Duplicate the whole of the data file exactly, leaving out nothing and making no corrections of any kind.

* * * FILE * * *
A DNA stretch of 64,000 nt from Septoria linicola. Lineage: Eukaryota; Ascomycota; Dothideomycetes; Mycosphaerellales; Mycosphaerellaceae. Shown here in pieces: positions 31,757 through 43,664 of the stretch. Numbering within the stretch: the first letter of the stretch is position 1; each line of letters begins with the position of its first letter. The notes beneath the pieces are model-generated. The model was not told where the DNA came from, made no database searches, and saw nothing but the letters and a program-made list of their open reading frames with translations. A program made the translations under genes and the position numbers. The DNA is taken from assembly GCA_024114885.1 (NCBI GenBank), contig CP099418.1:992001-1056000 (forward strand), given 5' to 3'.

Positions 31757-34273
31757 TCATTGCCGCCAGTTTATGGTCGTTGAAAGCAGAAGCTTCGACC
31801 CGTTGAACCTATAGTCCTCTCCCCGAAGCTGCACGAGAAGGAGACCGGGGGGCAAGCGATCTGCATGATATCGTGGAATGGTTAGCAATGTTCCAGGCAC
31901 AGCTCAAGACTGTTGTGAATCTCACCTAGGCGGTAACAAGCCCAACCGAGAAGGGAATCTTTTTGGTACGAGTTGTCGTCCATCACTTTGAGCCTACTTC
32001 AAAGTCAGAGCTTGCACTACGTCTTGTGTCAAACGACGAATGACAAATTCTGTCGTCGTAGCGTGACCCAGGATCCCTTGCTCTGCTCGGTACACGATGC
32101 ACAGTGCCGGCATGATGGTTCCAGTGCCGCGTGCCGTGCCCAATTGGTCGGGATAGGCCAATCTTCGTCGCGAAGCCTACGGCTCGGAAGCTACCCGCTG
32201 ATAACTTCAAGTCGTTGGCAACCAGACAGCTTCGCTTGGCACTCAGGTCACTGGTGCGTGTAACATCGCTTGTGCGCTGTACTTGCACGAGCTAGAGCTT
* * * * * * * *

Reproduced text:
A DNA stretch of 64,000 nt from Septoria linicola. Lineage: Eukaryota; Ascomycota; Dothideomycetes; Mycosphaerellales; Mycosphaerellaceae. Shown here in pieces: positions 31,757 through 43,664 of the stretch. Numbering within the stretch: the first letter of the stretch is position 1; each line of letters begins with the position of its first letter. The notes beneath the pieces are model-generated. The model was not told where the DNA came from, made no database searches, and saw nothing but the letters and a program-made list of their open reading frames with translations. A program made the translations under genes and the position numbers. The DNA is taken from assembly GCA_024114885.1 (NCBI GenBank), contig CP099418.1:992001-1056000 (forward strand), given 5' to 3'.

Positions 31757-34273
31757 TCATTGCCGCCAGTTTATGGTCGTTGAAAGCAGAAGCTTCGACC
31801 CGTTGAACCTATAGTCCTCTCCCCGAAGCTGCACGAGAAGGAGACCGGGGGGCAAGCGATCTGCATGATATCGTGGAATGGTTAGCAATGTTCCAGGCAC
31901 AGCTCAAGACTGTTGTGAATCTCACCTAGGCGGTAACAAGCCCAACCGAGAAGGGAATCTTTTTGGTACGAGTTGTCGTCCATCACTTTGAGCCTACTTC
32001 AAAGTCAGAGCTTGCACTACGTCTTGTGTCAAACGACGAATGACAAATTCTGTCGTCGTAGCGTGACCCAGGATCCCTTGCTCTGCTCGGTACACGATGC
32101 ACAGTGCCGGCATGATGGTTCCAGTGCCGCGTGCCGTGCCCAATTGGTCGGGATAGGCCAATCTTCGTCGCGAAGCCTACGGCTCGGAAGCTACCCGCTG
32201 ATAACTTCAAGTCGTTGGCAACCAGACAGCTTCGCTTGGCACTCAGGTCACTGGTGCGTGTAACATCGCTTGTGCGCTGTACTTGCACGAGCTAGAGCTT